Critique Partner & Beta Reader Feedback
Updated: Oct 10, 2020
Where to Find CPs & BRs:
Do an announcement on Instagram, Twitter, YouTube, Facebook, your newsletter, or anywhere else your followers will see it.
Join in events like Twitter's #CPMatch or join Author Brittany Wang's Facebook Group Plotter Life Writers Community and post in the CP thread. Or other CP Facebook Groups- just do a search.
*In your announcement you'll want to list your genre, age group, word count, your pitch, and any other information that will let future CPs & Betas know what they're getting into.
How to Find Your Match:
Once you've gathered some CP interest, you might want to chat with them for a little while to get to know them and see if they're a good fit for you. If you feel comfortable you'll want to do a 1-3 chapter swap (if you'll be critiquing someone else's work while they critique yours). But the same can be said of initially testing the waters.
Especially if they're strangers, you don't want to send your entire manuscript to be stolen (we all fear this). But sending 1-3 chapters initially will let them see if they like your writing and story, and it'll let you know if you like their critique style. (Getting a CP who's great at developmental and line edits is a gold mine, snatch them up).
Once you're both happy, set a schedule and deadline for completing the critique/reading. Also decide if you want to send your book in chapter chunks or the whole book.
Another thing to consider is the medium. Do you want to send a word doc or would you rather chat in real time in a google doc?
What to Ask:
There are two approaches- giving a list of questions vs letting the reader do their thing.
I personally hate a huge list of questions, it takes me out of the book if I have to keep answering things or think of answers for things that weren't even on my radar.
By all means, tell them your weak points or what you know you need help on and let them critique like they'd critique their own work, or like they'd read any book, and they can pay special attention to your concerns. You can also ask them to add some cheer leading remarks, for lines or characters they like- this will help your confidence later when you read their critique.
After they're done, you can ask follow up questions for anything they didn't touch on.
If you want to go the questions route, I have a checklist for Critique Partner Developmental Edits which walks you through how to critique someone's book, and is a great tool for them to critique yours as well. You can pick and choose which questions/topics to send them.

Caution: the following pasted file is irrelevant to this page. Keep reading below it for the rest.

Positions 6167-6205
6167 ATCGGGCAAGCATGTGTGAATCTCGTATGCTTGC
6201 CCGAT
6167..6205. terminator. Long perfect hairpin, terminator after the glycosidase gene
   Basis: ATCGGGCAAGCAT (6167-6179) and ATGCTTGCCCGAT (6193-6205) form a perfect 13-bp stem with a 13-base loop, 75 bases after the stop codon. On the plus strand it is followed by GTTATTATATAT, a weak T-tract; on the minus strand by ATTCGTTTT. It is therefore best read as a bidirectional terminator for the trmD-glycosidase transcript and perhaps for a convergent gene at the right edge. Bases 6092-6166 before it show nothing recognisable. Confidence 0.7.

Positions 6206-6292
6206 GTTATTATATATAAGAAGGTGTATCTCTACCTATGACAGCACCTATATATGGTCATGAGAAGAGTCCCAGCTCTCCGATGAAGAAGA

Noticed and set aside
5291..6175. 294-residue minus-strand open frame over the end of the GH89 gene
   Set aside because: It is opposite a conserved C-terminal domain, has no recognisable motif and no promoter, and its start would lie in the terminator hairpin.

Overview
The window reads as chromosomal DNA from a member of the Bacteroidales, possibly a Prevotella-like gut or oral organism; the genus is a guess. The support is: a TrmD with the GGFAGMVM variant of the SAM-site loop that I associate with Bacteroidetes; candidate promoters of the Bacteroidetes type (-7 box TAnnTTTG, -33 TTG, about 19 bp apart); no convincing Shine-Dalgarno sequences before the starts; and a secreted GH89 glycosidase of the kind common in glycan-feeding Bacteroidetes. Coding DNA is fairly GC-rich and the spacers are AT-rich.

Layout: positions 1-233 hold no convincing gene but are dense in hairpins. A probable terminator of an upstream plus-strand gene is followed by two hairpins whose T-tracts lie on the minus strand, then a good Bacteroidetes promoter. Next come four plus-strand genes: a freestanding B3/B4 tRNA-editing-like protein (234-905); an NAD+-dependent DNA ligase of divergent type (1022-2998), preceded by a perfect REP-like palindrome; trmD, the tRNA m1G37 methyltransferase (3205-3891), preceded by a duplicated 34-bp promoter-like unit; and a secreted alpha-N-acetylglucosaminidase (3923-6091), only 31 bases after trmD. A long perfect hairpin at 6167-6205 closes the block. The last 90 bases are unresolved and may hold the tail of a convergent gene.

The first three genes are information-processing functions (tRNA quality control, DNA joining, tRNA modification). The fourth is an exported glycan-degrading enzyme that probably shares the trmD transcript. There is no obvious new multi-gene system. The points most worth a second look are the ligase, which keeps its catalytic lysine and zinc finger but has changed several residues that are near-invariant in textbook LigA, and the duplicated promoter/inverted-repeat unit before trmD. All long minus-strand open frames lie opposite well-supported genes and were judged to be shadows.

How to Handle Feedback:
The first critique is the hardest. The first real critique I should say. I've gotten some critiques that have minimal feedback and some cheer leading and they helped me zero.
The CPs who give a ton of feedback, while overwhelming, are really helpful. And if you have more than one CP/BR to compare feedback, it'll help you focus on what one person thinks versus what several people agree on. Always go with your gut as well, if you really disagree or think the person missed the mark, ignore it.
Once you have feedback, comb through the document and either combine all feedback into one word document or start chapter by chapter sections to help make revisions manageable. You'll also want to make an 'overall' section for general feedback that's not specific to a scene or chapter. Hopefully your critique includes some cheer leading as well so it's not all doomsday things.
Revisions Based on Feedback:
Once the feedback is compiled, pull up a new document or your current draft, and start revising section by section. If you went the word doc route, you can pull up the documents side by side for easy editing, and if you did a chapter summary, you can do the same or print it out to reference.
Hopefully you don't need a complete rewrite and can easily implement developmental and line edits. Most always you'll need to rework your beginning, and maybe make your inciting incident, climax, etc more hard hitting.
If you do need a complete rewrite, while daunting, it's for the best and your new draft will be AMAZING, so keep that in mind. I've had to do it before, to the point I barely used the original draft, and the new draft was 1000x better. I learned more about the craft along the way and was able to world build and character build more and realize what the essential scenes were. There's a lot to be said for self-editing and revising.
I hope you embrace the experience and appreciate the feedback, good or bad, because it's all a learning experience and we can never learn enough.
Once you've completed the CP & BR feedback changes, and you're confident your draft is where it should be, it's time to query! Yay! Good luck achieving your publishing goals!
(If you're self-publishing, now's the time to do another round of Betas or hire an editor before publishing).
For more helpful tips, check out my YouTube Channel. And get member access, freebies, and updates by signing up for my newsletter! By signing up you'll get access to my Critique Partner Checklist template & we'll go through what feedback to give your CP and how to handle your own self-edits.